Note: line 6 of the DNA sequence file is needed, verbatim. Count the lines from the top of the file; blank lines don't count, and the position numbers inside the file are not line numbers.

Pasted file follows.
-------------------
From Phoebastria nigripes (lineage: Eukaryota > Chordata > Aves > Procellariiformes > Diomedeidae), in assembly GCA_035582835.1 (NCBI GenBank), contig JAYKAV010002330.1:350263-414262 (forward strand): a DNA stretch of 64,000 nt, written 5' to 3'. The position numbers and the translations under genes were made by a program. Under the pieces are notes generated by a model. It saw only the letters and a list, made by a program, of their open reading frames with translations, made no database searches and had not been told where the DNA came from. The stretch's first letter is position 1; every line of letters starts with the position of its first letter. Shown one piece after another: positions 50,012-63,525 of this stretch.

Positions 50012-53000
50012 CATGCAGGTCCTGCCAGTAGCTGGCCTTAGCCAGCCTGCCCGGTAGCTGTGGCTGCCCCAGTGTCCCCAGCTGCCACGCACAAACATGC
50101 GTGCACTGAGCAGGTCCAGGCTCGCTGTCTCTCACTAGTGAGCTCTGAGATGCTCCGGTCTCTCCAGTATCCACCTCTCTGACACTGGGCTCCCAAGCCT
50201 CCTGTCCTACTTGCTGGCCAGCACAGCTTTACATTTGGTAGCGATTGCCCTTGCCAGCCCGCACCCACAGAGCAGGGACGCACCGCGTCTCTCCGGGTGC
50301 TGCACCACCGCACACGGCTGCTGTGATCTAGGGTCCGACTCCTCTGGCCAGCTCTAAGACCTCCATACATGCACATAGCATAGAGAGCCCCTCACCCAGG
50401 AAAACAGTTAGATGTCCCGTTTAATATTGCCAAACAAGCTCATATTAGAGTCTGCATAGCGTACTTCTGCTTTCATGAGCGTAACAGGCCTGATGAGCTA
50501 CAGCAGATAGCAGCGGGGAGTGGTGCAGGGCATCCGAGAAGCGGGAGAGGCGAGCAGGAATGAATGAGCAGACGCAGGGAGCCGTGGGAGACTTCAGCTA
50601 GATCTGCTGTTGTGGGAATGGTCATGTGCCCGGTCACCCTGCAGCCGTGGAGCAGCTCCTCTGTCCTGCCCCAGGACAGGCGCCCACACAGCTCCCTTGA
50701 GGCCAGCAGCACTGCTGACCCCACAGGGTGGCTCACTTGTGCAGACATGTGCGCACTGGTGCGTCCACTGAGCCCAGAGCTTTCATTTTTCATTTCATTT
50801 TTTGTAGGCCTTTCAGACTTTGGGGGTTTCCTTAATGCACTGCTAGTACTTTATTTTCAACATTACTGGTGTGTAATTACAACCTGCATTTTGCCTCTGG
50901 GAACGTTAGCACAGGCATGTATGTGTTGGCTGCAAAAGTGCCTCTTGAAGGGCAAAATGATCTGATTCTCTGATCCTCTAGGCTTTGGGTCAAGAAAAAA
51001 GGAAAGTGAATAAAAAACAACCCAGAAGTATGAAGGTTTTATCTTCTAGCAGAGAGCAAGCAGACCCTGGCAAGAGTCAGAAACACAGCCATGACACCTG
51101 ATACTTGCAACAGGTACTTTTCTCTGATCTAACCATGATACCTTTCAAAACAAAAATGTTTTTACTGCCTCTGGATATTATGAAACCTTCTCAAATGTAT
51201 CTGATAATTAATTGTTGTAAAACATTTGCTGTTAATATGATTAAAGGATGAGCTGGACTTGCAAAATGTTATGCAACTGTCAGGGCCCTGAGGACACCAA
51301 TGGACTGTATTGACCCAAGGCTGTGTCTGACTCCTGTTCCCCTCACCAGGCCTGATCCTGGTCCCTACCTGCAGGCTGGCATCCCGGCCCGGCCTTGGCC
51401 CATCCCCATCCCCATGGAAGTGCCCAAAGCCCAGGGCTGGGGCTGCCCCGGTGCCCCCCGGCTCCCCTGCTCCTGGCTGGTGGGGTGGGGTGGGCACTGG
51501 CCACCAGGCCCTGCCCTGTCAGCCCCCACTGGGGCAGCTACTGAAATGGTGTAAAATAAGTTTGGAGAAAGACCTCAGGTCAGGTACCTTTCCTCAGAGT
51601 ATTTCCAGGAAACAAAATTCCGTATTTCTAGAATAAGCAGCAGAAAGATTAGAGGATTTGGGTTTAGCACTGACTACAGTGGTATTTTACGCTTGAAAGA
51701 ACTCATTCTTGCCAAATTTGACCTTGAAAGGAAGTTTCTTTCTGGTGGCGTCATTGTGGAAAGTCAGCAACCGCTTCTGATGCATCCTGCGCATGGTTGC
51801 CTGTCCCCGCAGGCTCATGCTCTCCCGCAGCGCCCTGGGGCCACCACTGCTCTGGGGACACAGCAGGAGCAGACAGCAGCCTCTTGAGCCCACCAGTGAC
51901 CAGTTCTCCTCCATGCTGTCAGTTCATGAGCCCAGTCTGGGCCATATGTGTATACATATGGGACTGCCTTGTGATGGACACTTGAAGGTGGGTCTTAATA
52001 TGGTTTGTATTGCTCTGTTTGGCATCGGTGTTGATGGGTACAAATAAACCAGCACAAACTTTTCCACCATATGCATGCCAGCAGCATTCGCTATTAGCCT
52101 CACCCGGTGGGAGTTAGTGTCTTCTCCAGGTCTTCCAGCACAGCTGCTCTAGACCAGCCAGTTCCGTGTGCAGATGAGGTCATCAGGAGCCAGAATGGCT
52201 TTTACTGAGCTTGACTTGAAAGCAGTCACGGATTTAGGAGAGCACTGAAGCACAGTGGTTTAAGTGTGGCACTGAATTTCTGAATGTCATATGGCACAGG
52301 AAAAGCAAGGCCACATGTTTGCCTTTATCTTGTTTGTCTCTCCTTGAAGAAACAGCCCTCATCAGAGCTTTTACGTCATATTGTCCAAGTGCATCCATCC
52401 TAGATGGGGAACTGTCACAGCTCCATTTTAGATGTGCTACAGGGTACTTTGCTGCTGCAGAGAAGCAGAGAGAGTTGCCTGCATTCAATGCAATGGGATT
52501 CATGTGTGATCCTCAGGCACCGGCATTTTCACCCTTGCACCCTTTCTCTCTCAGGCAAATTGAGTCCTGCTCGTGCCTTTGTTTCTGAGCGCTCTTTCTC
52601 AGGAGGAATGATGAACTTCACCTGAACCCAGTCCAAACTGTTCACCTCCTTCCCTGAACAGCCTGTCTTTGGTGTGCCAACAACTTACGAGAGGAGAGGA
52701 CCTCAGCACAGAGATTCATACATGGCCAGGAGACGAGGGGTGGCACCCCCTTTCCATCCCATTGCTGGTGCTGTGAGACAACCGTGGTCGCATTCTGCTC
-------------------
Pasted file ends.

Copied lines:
50301 TGCACCACCGCACACGGCTGCTGTGATCTAGGGTCCGACTCCTCTGGCCAGCTCTAAGACCTCCATACATGCACATAGCATAGAGAGCCCCTCACCCAGG